Walkabout is a great survival film about the wilderness and alienation. The film's themes seem akin to the story of the Tower of Babel, due to the barrier in communication between the Aborigine boy and the white girl and how much is lost in translation. Nicolas Roeg, who shot and directed the film, displays his immense filmmaking talent in every scene. Walkabout is a beautiful film that is beautifully made.
WALKABOUT both is and is not the same movie it was when I saw it in my early teens and it kinda changed my life. I see it very clearly now as a dispatch from more innocent times perhaps best addressed to the comparably innocent. There really is no denying here a fairly simple-minded world-view and quality of naïveté married to extremely forward-looking formal dexterity. Roeg demonstrates a true spirit of reinvention.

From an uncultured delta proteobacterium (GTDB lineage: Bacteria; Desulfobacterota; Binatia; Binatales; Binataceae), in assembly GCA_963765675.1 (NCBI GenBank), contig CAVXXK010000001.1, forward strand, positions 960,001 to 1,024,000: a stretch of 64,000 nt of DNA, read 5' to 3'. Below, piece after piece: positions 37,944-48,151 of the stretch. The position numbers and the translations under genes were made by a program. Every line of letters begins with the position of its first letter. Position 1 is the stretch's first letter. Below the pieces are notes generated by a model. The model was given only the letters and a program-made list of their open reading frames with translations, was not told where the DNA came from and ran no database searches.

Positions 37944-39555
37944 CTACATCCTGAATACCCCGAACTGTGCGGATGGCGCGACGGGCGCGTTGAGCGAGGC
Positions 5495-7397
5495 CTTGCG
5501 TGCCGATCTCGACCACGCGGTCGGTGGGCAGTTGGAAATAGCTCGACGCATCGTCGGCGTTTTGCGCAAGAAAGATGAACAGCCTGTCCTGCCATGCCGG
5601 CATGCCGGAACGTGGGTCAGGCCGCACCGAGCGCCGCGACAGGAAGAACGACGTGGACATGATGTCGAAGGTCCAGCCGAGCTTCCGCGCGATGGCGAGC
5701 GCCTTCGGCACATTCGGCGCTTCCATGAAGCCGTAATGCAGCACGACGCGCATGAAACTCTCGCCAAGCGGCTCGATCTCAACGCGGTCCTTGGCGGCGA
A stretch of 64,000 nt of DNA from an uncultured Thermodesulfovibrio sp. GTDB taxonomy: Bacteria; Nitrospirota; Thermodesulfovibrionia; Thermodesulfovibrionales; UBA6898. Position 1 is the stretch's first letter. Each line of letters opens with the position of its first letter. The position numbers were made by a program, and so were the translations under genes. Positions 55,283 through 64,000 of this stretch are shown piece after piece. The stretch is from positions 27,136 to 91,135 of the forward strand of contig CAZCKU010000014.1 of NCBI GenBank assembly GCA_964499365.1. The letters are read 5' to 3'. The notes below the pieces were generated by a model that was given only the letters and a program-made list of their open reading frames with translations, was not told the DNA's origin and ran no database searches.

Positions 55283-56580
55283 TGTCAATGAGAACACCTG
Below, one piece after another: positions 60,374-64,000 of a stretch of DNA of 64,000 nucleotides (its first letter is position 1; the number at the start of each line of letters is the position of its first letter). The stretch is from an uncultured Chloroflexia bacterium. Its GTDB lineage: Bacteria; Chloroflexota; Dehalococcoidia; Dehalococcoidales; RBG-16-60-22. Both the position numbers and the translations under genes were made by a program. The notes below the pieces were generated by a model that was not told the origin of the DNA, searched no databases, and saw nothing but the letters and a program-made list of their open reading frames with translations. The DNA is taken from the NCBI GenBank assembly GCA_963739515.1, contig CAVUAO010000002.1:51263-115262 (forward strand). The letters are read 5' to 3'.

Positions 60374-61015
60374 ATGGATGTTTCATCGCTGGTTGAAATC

On the one hand a good coming of age story, and good enough in that respect, but it also provides a critique of our modern Western world (albeit not subtly) when contrasted with the ancient Aboriginal way of life. The cinematography is excellent and Roeg makes use of some interesting editing techniques. Perhaps a tad romantic for some but I liked it.
How miserable is the Western world? How frequent ecstatic moments? An idyllic portrait of the primordial that comparatively denounces civilization, with its property rights that banish the lost, murderous technologies, and "knowledge," as heard on cassettes and radio signals, equivalent to "that that is, is." No, this seems to say reason and critical thinking are to our spiritual detriment. Time to move to Hawaii.